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Plant of the Month: April 2015

Lily of the Valley
Convallaria majalis L.
Japanese Lily of the Valley
Convallaria Keiskei Miq.
ASPARAGACEÆ ; Asparagus Family (Also placed in CONVALLARIACEÆ, RUSCACEÆ, LILIACEÆ s.l.)

Lily of the Valley is a beloved woodland ground covers whose sweet-scented pure white flowers bloom from April into June. It is also called May Lily, Our Lady's Tears, and Conval Lily.
    Either there is one species, highly variable, that grows in cool shady deciduous woods in parts of the Northern Hemisphere --or there are three species recognized, albeit similar and doubtless having originated from a common ancestor. Flora North America states: "Convallaria may be viewed as monotypic with three (or more) isolated infraspecific taxa, or else as three morphologically similar but isolated species."
    In Seattle, Lily of the Valley is cultivated commonly, and reseeds here and there, though most of its increase is due to asexual spreading, to form ever-enlarging patches. It performs best in shade with sufficient moisture. Too much dryness, or too much sun, render it ugly with stress.
    For many years, I have counseled people that the Old World Lily of the Valley was toxic, while the Seattle native Lily of the Valley (Maianthemum dilatatum) was edible. But then I learned that at least in Japan, some people consumed their native Lily of the Valley as a potherb or in miso soup.
    Sources I consulted differed in stating how to tell the Japanese from the European species. Some said one was bigger; others said the opposite. One account states that the Japanese has greener rather than blue-green leaves, smaller and thinner leaves, with cuspidate apices, and shorter flower stems with fewer flowers.
    The European population has been cultivated for hundreds of years, and gardeners have cherished variants such as those plants with pink rather than white flowers; extra-large flowers; double flowers; or foliage variegated or edged with white or yellow stripes.
    The Japanese species --or rather eastern Asian version of the typical Convallaria majalis, is called in China Ling lan, and in Japan Suzu-ran / Kimigakeso, and in Korea Yeong-nan / Eun-bang-ul-kkot.
    Medicinal uses exist for Convallaria. But in the West at least, its role as an ornamental garden plant thriving under deciduous trees, is paramount.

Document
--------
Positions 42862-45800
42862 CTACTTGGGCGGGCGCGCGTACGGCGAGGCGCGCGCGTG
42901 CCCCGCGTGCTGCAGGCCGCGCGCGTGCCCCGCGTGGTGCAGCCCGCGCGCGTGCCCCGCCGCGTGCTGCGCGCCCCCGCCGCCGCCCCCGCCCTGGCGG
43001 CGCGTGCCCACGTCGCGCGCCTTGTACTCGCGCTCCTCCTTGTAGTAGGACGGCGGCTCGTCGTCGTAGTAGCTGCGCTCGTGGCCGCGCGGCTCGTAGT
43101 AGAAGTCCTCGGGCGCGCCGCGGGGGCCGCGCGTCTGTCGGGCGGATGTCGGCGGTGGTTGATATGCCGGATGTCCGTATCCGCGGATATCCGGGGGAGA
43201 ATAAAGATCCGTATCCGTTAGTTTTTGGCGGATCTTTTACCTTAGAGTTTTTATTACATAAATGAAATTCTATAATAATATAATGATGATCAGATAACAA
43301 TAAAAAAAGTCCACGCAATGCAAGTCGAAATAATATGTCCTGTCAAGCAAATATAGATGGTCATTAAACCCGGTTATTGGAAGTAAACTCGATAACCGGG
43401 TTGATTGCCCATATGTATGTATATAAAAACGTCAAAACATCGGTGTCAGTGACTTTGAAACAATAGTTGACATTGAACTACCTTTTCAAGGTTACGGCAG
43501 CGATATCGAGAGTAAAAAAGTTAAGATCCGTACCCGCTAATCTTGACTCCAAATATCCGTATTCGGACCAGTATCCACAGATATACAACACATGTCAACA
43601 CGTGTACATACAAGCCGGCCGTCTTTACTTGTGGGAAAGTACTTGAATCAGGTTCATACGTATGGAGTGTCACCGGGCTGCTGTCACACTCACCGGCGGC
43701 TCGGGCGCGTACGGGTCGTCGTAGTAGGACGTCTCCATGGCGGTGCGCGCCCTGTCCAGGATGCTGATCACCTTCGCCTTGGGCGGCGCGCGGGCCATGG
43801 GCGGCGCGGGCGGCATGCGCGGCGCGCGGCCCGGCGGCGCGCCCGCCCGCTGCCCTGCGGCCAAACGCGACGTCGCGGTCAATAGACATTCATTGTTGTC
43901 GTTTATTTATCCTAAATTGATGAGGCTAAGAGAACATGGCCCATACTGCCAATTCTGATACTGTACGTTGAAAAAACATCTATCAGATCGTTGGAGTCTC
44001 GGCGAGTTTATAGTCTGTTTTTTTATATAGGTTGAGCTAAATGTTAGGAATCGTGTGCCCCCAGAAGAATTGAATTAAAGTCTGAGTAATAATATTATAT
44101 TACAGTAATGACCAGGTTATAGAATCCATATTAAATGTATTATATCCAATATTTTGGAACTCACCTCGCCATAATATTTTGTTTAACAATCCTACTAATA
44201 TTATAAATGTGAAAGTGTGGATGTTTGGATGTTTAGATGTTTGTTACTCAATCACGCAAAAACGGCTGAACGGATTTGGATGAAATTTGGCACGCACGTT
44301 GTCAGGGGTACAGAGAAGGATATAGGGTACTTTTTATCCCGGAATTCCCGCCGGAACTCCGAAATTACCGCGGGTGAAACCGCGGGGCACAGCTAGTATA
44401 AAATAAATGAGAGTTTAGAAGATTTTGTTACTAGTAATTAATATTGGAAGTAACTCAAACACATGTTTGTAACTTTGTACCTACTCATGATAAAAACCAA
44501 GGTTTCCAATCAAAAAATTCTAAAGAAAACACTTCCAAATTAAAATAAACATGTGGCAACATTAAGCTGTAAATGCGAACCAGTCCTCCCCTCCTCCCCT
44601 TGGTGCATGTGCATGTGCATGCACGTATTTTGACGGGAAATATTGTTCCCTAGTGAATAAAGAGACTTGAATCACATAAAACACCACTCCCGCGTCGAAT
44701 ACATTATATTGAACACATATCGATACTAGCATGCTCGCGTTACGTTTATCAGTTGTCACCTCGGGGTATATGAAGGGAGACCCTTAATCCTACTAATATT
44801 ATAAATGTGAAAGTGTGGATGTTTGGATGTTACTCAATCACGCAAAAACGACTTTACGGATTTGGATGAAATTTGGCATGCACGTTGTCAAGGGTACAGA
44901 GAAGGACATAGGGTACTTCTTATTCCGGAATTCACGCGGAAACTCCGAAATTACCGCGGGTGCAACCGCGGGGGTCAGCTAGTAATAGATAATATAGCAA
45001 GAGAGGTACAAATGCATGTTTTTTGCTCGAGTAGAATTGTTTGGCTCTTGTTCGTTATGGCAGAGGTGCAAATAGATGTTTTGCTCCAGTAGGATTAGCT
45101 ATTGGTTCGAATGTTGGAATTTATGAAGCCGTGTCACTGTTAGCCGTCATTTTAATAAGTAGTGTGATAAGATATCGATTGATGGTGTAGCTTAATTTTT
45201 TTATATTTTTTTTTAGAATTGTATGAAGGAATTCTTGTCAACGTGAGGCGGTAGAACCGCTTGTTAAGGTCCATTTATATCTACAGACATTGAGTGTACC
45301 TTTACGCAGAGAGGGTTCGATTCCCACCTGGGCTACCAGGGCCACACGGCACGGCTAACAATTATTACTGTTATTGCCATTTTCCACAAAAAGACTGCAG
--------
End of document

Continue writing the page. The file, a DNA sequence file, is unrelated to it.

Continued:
Since I cannot be certain that a given population of Lily of the Valley found is European or east Asian, and the European has a unmitigated reputation of being poisonous, I have done no ingestion. Tasting a leaf, I found it acrid. It is stated that even water in which cut flowers have been kept, can be deleterious to people. The toxic components are cardiac glycosides such as convallotoxin, convallarin, and convallamarin, and irritant saponins. These substances have been known and named from the 1850s onward. Convallarin possesses purgative properties only, convallamarin is a heart poison allied to digitalin (found in the common foxglove plant) and helleborin. Excess convallamarin can paralyze the heart and so cause death.
    Even in earlier times, Europeans used the plants medicinally. Below is a quote from Historical Note on Convallaria Majalis by Dr Edward Drummond in British Medical Journal 2(1194) Nov. 17 1883: p. 970: "I have lately met with an account of the use of this drug, in cardiac disease, as far back as the commencement of the seventeenth century, of which I give a translation. It occurs in an old Italian book of Commentaries on the Materia Medica of Dioscorides, by Dr. Pietro Andrea Matthioli (physician to the Emperor and to the Archduke Ferdinand of Austria), and was published in Venice in 1621. He says: The Germans use lily of the valleys to strengthen the heart, the brain, and spiritual parts, and also give it in palpitation, vertigo, epilepsy, and apoplexy; also as a remedy for the bites and stings of poisonous animals; to quicken parturition; and for inflammations of the eyes."
    According to Gary Lockhart, "the plant was extensively investigated around 1885, and was found to be a useful heart remedy. It about five times stronger than digitalis when injected, but it is poorly absorbed through the stomach walls, so it does not give consistent results orally. The flowers are about twice as strong as the roots and stems."
    Tanaka's Cyclopedia of Edible Plants of the World (1976) by Tyôzaburô Tanaka and Plants for Human Consumption (1984) by Günther Kunkel, state of Convallaria Keiskei: "Flowers & buds preserved in salt or mixed with leaf tea and drunk; entire plants cooked in miso soups."
    Pulp from the berries may be the plant's least toxic part. Since I cannot tell beyond a reasonable doubt that ingestion of any Convallaria is safe, I deem it off limits, except to gaze at admiringly, and to savor its perfumed scent.

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Convallaria majalis

Convallaria majalis blooming in April; photo by ALJ

Convallaria majalis

pink Convallaria majalis blooming in April; photo by ALJ

Convallaria majalis

Convallaria majalis berries in September; photo by ALJ




Arthur Lee Jacobson plant expert
Arthur Lee Jacobson plant expert
Arthur Lee Jacobson plant expert
Arthur Lee Jacobson plant expert
Arthur Lee Jacobson plant expert
Arthur Lee Jacobson plant expert
Arthur Lee Jacobson plant expert
Arthur Lee Jacobson plant expert
Arthur Lee Jacobson plant expert
Arthur Lee Jacobson plant expert
Arthur Lee Jacobson plant expert
Arthur Lee Jacobson plant expert
Arthur Lee Jacobson plant expert
Arthur Lee Jacobson plant expert

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